Doctors have praised AHPRA’s mandatory reporting rule for helping them treat impaired colleagues and even saving some medical careers from ruin.
But the first qualitative study of the controversial obligation points out fundamental flaws, starting with a lack of confidence in its procedural fairness.
On the positive side, treating practitioners said the rule gave them a “lever” to influence a practitioner-patient’s behaviour.
Several clinicians interviewed for the research, led by Professor Marie Bismark of Melbourne University’s Centre for Health Policy, said they had successfully used the threat of a report to bring a practitioner-patient into line.
“I think … to be able to say if you don’t take your antidepressants I will need to report you to the Medical Board – I don’t have any choice in the matter, here’s the law… That’s actually very powerful,” one interviewee said.
Practitioners who had lodged reports said the step could occasionally be of “great benefit” to patients who would “otherwise just keep going” … with self-destructive behaviour.
“We’ve had a couple of doctors that we’ve tried really hard to work with, and it’s not until … they really felt the heat of the Medical Board, that it actually dawned on them they had to – something had to change … I can bring to mind a couple of people, at least, where mandatory reporting has saved their careers.”
However, the study, based on interviews with 18 health practitioners and four medico-legal advisers, called for AHPRA to drop the reporting requirement in cases where the patient was undergoing approved treatment.
The Australian law, in place since 2010, stipulates that any practitioner who has placed the public at risk of substantial harm because of an impairment must be notified, even if their condition is being managed effectively.
“The reporting duty should be amended to explicitly assure access to confidential treatment (that is, no need to report) for practitioners who voluntarily participate in in an agreed treatment plan and take necessary steps to protect patients from harm, (for example, by limiting the nature or extent of their practice for a period of time)” the authors said.
The study found most interviewees supported the intent of mandatory reporting as a “wake-up call” which meant health practitioners could not turn a blind eye to risky behaviour.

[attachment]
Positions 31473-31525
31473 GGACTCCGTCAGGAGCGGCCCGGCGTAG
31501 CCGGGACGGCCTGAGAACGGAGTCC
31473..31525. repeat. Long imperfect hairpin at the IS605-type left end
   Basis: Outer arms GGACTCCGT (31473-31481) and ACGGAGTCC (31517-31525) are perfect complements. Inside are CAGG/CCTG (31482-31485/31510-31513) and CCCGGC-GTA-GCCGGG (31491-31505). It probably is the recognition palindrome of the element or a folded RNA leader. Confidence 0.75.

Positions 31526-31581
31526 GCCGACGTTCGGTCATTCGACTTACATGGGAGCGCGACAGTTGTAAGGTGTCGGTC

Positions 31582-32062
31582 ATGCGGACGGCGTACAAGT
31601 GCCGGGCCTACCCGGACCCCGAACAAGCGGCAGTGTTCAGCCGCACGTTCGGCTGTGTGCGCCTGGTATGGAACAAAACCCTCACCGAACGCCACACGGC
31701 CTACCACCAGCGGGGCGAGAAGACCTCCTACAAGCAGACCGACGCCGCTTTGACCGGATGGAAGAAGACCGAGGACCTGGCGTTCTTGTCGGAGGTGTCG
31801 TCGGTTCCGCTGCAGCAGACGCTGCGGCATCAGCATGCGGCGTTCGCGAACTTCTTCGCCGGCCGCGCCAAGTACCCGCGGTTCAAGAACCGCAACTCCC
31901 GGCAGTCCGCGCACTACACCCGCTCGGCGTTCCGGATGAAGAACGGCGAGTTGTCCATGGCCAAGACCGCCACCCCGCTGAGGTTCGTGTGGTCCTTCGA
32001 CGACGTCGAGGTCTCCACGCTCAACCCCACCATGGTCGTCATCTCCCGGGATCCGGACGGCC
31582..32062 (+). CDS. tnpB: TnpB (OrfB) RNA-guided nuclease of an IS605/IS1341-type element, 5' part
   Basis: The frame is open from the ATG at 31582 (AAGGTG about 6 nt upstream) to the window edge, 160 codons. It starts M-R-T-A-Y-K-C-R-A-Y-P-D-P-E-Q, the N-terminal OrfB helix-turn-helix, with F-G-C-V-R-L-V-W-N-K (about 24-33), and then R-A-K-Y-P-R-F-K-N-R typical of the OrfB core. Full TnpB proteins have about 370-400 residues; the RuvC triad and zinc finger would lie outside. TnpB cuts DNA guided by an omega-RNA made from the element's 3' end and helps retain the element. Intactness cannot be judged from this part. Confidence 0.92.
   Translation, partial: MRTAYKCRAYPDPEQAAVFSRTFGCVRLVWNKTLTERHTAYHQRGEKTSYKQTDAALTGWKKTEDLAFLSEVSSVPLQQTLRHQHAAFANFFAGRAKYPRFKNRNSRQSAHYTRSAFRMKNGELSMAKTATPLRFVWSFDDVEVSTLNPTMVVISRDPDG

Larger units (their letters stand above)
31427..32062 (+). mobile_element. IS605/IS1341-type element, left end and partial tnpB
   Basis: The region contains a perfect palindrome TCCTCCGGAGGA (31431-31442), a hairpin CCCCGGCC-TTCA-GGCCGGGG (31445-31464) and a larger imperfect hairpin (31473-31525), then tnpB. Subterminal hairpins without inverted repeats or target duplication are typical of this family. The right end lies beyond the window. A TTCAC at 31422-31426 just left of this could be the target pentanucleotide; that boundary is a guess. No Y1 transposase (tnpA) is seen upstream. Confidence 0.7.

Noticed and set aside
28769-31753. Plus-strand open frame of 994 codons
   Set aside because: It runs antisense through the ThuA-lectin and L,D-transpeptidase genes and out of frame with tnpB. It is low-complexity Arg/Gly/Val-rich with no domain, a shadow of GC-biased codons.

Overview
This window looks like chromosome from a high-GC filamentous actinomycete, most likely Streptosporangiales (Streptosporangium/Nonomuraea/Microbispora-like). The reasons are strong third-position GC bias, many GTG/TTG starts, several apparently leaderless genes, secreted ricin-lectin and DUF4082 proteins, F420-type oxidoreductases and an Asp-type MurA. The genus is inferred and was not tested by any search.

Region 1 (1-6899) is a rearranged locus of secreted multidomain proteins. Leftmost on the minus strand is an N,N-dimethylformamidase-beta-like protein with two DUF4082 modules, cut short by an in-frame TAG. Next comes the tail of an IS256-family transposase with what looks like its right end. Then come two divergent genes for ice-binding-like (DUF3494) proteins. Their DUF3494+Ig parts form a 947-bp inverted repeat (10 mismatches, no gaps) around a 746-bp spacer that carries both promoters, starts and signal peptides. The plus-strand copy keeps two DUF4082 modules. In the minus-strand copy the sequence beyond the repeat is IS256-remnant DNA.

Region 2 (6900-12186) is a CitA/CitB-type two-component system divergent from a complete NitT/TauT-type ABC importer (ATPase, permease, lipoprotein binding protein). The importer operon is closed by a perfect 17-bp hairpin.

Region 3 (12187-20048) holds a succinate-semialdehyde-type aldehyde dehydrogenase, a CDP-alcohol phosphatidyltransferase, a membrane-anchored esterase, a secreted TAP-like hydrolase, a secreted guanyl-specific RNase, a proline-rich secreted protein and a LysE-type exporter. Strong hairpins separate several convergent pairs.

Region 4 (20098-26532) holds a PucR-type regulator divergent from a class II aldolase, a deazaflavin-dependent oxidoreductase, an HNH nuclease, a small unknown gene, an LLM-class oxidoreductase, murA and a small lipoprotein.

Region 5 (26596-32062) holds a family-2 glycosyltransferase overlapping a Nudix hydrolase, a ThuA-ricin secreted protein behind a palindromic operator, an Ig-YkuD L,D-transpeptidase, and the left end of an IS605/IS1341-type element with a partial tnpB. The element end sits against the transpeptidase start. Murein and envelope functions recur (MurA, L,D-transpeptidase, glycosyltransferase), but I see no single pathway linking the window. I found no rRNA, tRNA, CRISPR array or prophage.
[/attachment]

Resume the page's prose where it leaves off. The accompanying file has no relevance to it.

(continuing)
But they were divided over the rule’s effectiveness and troubled by the focus on past behaviour rather than future risk.
Further, their willingness to report impaired practitioner-patients was limited by considerations of professional loyalty and patient confidentiality. Some were also uneasy about the effect on their own reputations.
To date, debate in Australia about mandatory reporting had not been informed by the experience of practitioners involved in treating impaired colleagues, the authors said.
Empirical research had established only that such reporting by treating doctors was very rare.
Treating practitioners were responsible for only 10% of the 816 mandatory reports made to AHPRA over a 13-month period, according to the study. The rest were made by non-treating colleagues, employers or educators.
“When coupled with available data regarding the prevalence of impairment among health practitioners, these findings indicate that, even in the presence of a legal duty, treating practitioners remain unlikely to report their practitioner-patients,” the study said.
The authors observed a “strong preference” among practitioners for managing such patients confidentially.
Several interviewees said if they felt a report was necessary it was “good practice” to discuss the need with the patient-practitioner and encourage them to self-report.
Treating practitioners were worried about breaking patient confidentiality, a step that would likely destroy the therapeutic relationship and could dissuade other impaired practitioners from seeking care.
Some said they offered patient-practitioners extra confidentiality – such as using a pseudonym for their medical records – to win their trust.
A recent review of mandatory reports by treating doctors showed most had occurred where a patient lacked insight, was dishonest with the treating practitioner or showed reckless disregard for patient safety, the study said.
The finding that practitioners’ confidence in regulatory authorities influenced their reporting decisions was an “unanticipated” result of the research.
The authors called on regulators and professional bodies to ensure a “fair, sensitive and timely response” to mandatory reports.
They said practitioners needed to be better informed about the scope and function of the law, to avoid an “exaggerated sense of their reporting obligations”.
The Australian rule goes further than similar regulations in New Zealand and some US states, in that it applies to practitioners and students across 14 health professions.
A second distinction is that it is triggered by the identification of a past risk of substantial harm to patients rather than future risk; a third is that reporting is required even when the patient is under approved treatment.
“Even supporters of the law should accept that it has a flaw that is out of step with similar regimes in other places and should be rectified,” the authors wrote.
The AMA and the RACGP have long opposed treating practitioners being subjected to the mandatory reporting obligation. Exemptions are in effect only in Queensland and Western Australia.
BMJ Open; 19 December